Amen and Hallelujah

First, he thumps his old, tattered Bible onto the rostrum, takes out a handkerchief and carefully folds it onto the surface. He then glances behind him to the ushers, who at this time are mandated by the gospel to bring him a bottle of Dasani. He then looks around the church for an instance, holding the gaze of each male and female organism in the precincts of the structure in his steely gaze. And when the water arrives, he thumps onto the microphone once, then twice, then coughs as Africans are taught to ` test` the sound system. If it doesn’t reverberate through the hall, he cast a searing gaze at the youth, who by default are also mandated to take care of the ` instruments`, and chastise their inability to be keepers of the `weapons` for God`s war. If it does he will cough once more, this time to clear his throat, before shouting ” Hallelujah wana wa mungu” or the occasional ” Bwana asifiwe” when his moods are not so good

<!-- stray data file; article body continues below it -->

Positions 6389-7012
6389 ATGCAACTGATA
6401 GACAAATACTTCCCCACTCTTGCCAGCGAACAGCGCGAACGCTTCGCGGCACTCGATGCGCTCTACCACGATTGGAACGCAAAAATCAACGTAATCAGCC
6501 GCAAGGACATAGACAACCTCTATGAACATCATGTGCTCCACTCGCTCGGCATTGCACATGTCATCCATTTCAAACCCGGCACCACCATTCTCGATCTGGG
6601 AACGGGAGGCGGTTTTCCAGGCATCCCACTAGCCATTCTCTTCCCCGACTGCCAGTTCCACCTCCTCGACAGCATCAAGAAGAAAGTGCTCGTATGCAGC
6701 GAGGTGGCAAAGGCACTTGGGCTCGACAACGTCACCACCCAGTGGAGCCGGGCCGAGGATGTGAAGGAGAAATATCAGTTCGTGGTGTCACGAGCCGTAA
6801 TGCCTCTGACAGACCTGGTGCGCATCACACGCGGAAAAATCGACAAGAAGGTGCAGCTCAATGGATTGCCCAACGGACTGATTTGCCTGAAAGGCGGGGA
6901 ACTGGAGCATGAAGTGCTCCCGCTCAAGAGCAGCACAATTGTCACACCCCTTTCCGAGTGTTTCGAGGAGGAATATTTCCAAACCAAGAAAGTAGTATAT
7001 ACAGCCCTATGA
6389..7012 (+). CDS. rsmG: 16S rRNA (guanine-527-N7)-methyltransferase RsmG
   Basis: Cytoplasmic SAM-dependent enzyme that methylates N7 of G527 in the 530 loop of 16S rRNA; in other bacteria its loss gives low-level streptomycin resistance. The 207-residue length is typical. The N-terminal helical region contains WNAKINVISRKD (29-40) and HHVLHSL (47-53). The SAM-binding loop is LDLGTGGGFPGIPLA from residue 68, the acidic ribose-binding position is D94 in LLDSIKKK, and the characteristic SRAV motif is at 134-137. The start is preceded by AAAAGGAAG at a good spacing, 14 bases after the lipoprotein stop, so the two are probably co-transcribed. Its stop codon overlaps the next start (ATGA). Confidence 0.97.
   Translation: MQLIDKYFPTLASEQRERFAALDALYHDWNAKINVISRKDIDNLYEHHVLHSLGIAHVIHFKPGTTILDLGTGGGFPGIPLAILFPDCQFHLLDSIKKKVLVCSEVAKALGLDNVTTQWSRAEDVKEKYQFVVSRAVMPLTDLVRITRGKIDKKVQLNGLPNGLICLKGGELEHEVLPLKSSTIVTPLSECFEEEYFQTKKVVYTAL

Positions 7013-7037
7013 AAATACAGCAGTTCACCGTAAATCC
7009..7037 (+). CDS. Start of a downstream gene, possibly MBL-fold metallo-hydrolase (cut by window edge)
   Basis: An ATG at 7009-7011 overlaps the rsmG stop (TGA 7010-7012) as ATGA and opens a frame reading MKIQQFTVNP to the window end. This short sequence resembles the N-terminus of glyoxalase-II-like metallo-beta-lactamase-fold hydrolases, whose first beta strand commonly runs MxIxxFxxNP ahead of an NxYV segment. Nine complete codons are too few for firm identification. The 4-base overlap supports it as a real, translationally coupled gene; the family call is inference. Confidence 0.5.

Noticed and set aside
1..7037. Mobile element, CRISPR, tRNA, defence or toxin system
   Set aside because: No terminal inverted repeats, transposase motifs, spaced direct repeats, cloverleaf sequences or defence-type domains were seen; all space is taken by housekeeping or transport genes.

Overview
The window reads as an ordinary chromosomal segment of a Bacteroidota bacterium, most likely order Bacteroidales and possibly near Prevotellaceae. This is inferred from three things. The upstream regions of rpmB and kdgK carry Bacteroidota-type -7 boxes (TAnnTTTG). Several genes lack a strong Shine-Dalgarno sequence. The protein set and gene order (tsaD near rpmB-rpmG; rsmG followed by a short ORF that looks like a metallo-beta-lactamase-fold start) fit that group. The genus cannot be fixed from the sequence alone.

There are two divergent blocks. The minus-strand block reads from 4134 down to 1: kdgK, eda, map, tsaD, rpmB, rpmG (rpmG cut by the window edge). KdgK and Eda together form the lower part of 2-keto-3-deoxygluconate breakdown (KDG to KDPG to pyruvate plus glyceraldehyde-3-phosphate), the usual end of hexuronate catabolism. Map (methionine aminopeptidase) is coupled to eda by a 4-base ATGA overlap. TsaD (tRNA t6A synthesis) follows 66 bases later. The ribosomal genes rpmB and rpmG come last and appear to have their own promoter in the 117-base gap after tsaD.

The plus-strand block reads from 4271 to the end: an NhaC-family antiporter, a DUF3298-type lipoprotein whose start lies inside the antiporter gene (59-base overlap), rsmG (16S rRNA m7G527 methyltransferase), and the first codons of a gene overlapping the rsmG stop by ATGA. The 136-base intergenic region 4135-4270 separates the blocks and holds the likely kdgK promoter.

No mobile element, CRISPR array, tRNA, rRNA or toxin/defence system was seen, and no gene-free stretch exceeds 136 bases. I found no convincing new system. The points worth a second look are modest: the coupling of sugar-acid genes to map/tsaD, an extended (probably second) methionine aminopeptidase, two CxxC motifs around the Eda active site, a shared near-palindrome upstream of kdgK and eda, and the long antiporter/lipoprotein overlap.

And when the sun shines, it’s not from the east, whence I had waited upon it. It doesn’t come with a glare and a beat of drums as I used to dream when I was a kid. It’s from her who I despised, the one I dared not look at. And I feel ashamed, as she changes the sheets on my bed for her clean soft ones, ashamed and gratified at the same time.

By Grace

My hands shot up and I managed to feel the links of a chain before they too were caught at the wrists. The chain went round my body fast, then jerked upwards and pulled me. Cold sharp objects punctured me at two points in the back and slid into my flesh. I was sure they were metal hooks.